International Journal of Tourism, Travel and Hospitality Law 2023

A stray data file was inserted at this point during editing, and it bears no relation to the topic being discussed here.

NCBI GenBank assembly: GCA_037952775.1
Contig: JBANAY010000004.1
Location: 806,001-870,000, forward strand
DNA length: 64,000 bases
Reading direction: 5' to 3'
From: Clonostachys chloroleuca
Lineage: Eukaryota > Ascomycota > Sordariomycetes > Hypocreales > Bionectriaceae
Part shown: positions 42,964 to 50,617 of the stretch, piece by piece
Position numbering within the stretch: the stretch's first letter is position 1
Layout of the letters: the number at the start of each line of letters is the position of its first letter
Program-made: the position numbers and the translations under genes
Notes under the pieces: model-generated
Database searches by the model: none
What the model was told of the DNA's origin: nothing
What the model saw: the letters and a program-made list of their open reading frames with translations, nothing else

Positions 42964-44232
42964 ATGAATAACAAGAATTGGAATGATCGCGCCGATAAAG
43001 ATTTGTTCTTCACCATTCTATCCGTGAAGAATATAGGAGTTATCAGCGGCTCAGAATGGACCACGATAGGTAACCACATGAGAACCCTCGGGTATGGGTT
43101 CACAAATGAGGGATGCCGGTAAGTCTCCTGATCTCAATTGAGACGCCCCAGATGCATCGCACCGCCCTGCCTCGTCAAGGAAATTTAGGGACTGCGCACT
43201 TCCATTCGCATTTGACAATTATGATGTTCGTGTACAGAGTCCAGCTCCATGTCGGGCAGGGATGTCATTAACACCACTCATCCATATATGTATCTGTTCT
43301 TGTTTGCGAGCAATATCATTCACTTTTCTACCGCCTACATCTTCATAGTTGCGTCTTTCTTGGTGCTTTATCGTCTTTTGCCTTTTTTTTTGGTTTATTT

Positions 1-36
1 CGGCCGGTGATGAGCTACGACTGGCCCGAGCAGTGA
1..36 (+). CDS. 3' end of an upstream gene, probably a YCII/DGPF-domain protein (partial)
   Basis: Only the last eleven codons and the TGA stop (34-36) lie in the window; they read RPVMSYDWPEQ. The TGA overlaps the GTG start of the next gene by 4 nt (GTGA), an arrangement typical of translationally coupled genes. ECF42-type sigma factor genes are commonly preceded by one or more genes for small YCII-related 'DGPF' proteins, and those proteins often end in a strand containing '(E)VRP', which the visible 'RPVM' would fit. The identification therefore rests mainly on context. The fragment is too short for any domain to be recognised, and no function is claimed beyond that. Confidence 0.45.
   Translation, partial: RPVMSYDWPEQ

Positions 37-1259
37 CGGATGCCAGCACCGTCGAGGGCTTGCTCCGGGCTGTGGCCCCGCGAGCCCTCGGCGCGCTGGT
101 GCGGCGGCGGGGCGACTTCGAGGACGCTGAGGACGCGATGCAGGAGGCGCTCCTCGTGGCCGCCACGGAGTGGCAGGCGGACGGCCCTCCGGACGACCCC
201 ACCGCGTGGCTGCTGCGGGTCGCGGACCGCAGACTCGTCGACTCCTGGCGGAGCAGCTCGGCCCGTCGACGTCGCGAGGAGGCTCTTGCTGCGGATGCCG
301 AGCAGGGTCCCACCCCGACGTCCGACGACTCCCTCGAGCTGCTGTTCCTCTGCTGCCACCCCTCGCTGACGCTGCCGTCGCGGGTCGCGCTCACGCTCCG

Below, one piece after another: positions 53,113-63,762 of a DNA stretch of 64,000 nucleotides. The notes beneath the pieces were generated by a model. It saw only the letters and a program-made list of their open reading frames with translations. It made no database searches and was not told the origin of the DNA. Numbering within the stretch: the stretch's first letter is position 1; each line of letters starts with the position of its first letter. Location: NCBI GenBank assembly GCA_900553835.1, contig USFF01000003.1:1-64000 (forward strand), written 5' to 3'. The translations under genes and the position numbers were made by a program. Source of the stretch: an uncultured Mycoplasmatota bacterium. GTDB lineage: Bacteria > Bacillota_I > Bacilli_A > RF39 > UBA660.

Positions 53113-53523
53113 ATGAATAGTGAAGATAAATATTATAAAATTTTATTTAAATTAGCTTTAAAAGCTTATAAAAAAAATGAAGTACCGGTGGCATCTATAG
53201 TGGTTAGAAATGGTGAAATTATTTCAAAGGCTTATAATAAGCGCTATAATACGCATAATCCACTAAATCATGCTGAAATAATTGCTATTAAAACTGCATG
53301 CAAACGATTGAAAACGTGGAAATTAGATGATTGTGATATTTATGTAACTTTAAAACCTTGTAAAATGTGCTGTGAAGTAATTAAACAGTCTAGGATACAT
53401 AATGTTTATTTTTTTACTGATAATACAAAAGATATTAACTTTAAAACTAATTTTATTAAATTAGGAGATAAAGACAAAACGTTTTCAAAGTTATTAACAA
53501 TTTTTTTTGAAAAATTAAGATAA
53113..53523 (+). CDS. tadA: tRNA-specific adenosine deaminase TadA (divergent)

INTERNATIONAL JOURNAL OF TOURISM, TRAVEL AND HOSPITALITY LAW 1 INTRODUCTION The internet has now become the main communication channel through which tourist accommodation is booked. Hotels and other accommodation providers usually allow the guests to make reservations of rooms on their websites. Nevertheless, most online reservations are not made directly but through a new kind of tourist intermediaries – online booking platforms that enable their customers to compare and choose between the offerings of a large number of accommodation providers in a chosen area. and are the two most prominent examples of such platforms. The former is similar to traditional travel agencies as it facilitates bookings in hotels and other established commercial accommodation providers, whereas the latter is typically associated with the concept of sharing economy in the form of short-time rentals of private apartments and other lodgings not primarily intended for tourist purposes. Yet, the distinction between both types of booking platforms is not strict. Both have contributed to the rapid growth in tourism before the Covid-19 pandemic by bringing together accommodation providers and potential guests, which should in principle benefit both groups. Most online platforms present themselves as mere intermediaries between the providers and the recipients of accommodation services and the platforms’ terms and conditions contain express provisions to that effect.2 However, the largest platforms are much more than passive facilitators as they determine the terms and conditions of the service, influence the price, and manage the payment service, often charging a processing fee.3 The dominant role of a limited number of large platforms in the tourist sector also has downsides. If most transactions between consumers and accommodation providers are concluded through these platforms, this reinforces their position as gatekeepers and potentially strengthens existing barriers to market entry. The European Commission has argued that anti-competitive behaviour of dominant online platforms could lead to inefficient results in the digital sector to the detriment of European consumers.4 For this reason, it has proposed new ex-ante rules for gatekeeper platforms in the Digital Markets Act that could also affect the operation of the leading accommodation booking platform. 2 Vlahek and Damjan, 2018, p. 123. 3 De Franceschi, 2018, p. 1. 4 Hučková and Semanová, 2022, pp. 510-511.